3. Counting the Breath
I’ll never forget the moment I was feeling highly anxious and the person I was with stared me down, stating “take a deep breath.” I’m pretty sure I held my breath just out of spite! Deep breathing can engage the relaxation response, but it can also increase anxiety if it is used at the wrong moment or as a way to try to stifle emotion.
I have found counting breaths to be more useful. A meditation teacher of mine remarked on finding the space between the out-breath and the in-breath. I tended to breathe so quickly I couldn’t follow her logic. Years later, I downloaded a free app called Prana Breath that specifies a set number of seconds for the breath in, pausing, breath out, and then waiting before starting again. I finally found the pause!
4. One-Card Tarot or Oracle
Meditating on a tarot card or oracle can allow your mind to see a situation in a new light. A few questions you might ask Goddess before intuitively choosing a card include:
- What do I need right now?
- What am I missing in my current view of this situation?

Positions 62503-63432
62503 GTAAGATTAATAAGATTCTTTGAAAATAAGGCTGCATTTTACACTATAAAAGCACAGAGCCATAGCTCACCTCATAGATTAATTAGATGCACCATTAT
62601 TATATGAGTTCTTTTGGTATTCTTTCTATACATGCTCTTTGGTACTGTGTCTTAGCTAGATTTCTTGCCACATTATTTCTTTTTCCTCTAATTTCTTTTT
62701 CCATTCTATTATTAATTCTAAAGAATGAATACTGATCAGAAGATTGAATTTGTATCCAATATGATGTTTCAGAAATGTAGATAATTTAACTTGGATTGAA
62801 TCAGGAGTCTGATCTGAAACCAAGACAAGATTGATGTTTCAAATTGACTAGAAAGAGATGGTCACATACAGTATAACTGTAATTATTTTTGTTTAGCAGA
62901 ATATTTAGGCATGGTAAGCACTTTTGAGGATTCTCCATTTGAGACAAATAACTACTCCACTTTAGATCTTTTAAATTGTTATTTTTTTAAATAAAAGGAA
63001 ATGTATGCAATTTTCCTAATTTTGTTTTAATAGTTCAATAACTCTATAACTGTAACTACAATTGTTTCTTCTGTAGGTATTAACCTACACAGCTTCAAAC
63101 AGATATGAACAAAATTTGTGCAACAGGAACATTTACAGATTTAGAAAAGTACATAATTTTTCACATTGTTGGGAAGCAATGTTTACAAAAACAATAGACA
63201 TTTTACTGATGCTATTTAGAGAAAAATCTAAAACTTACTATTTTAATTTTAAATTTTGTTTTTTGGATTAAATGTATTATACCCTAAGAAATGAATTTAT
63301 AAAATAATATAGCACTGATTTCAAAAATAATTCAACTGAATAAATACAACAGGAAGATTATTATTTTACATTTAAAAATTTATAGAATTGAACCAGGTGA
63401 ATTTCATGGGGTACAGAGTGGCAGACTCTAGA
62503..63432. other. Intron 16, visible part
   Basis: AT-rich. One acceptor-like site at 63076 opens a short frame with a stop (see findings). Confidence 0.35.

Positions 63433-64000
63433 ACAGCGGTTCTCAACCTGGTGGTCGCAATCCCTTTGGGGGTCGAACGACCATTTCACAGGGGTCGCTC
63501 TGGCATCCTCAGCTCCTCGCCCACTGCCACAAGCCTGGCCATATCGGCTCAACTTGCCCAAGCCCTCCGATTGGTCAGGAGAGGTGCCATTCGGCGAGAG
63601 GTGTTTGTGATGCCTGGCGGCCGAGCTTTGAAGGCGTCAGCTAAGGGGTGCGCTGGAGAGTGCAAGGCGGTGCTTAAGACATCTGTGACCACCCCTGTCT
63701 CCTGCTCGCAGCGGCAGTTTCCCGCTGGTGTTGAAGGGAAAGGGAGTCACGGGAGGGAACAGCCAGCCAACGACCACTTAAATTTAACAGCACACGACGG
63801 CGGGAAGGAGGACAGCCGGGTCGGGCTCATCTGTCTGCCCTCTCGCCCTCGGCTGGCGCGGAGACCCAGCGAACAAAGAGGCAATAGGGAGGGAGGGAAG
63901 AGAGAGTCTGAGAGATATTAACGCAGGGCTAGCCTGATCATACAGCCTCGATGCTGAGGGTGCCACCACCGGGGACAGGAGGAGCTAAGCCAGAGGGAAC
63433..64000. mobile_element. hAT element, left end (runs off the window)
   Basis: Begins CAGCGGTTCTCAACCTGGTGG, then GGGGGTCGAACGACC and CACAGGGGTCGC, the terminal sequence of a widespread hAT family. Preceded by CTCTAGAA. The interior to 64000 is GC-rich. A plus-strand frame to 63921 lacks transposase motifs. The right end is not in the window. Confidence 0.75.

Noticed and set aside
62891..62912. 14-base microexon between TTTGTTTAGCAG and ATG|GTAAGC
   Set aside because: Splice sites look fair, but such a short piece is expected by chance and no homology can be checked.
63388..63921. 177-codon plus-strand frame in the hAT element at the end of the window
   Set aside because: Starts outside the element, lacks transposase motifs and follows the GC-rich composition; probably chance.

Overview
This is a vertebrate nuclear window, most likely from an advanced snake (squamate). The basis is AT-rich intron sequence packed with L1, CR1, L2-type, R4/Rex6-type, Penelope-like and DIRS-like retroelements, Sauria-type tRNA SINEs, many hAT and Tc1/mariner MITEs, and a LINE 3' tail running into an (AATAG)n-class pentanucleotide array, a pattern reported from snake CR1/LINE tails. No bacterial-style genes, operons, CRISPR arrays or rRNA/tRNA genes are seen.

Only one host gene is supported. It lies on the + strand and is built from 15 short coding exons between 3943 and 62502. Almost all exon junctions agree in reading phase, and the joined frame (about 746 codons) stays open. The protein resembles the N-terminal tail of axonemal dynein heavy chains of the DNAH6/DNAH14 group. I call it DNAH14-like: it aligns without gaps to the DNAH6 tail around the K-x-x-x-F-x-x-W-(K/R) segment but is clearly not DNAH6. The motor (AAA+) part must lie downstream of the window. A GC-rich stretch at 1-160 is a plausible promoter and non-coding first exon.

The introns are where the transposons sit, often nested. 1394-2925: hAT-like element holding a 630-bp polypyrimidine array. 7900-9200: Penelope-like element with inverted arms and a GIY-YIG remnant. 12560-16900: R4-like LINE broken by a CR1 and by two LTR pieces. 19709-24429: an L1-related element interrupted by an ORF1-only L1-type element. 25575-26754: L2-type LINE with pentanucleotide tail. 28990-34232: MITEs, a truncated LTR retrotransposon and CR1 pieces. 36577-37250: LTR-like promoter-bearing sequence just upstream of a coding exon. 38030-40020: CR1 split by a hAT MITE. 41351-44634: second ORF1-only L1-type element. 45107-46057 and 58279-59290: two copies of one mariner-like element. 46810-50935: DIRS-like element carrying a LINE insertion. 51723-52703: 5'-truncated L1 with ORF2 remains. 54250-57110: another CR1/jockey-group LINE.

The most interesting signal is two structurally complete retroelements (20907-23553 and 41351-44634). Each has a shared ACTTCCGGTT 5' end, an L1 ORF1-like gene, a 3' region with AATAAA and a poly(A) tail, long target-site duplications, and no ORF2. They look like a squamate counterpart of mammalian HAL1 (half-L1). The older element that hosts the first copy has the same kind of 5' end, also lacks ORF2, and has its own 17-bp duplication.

- What strength in myself could help me cope?
Most cards include gorgeous imagery along with words or descriptions. Take time to really explore the image and see what arises in your heart as you do so. I am often amazed at how many uplifting details artists are able to incorporate when I really study their work!
Intuitive cards are a commodity where I can get into splurging. I now invest in one deck at a time, purchased from Esty artists. This allows me to really take my time to get to know each card and evaluate how I respond to it in my inner work. Being able to communicate with the person who created the deck is an extra perk.
Goddessing Through Daily Ritual Takes Practice
On the whole, the personalization for which daily rituals allow means that they can be modified to provide a safe place for individuals who have a trauma history. Accessing simple, structured meditations when we are too overwhelmed for a full ritual gives us security in Goddess’ presence moment to moment. Pacing ourselves through obstacles that might hinder our practice emboldens our experience of positive spiritual progress and direction. Next week I will expand our palate of Goddessing on a Budget by digging into the ways in which deep connections nourish us on our spiritual journey.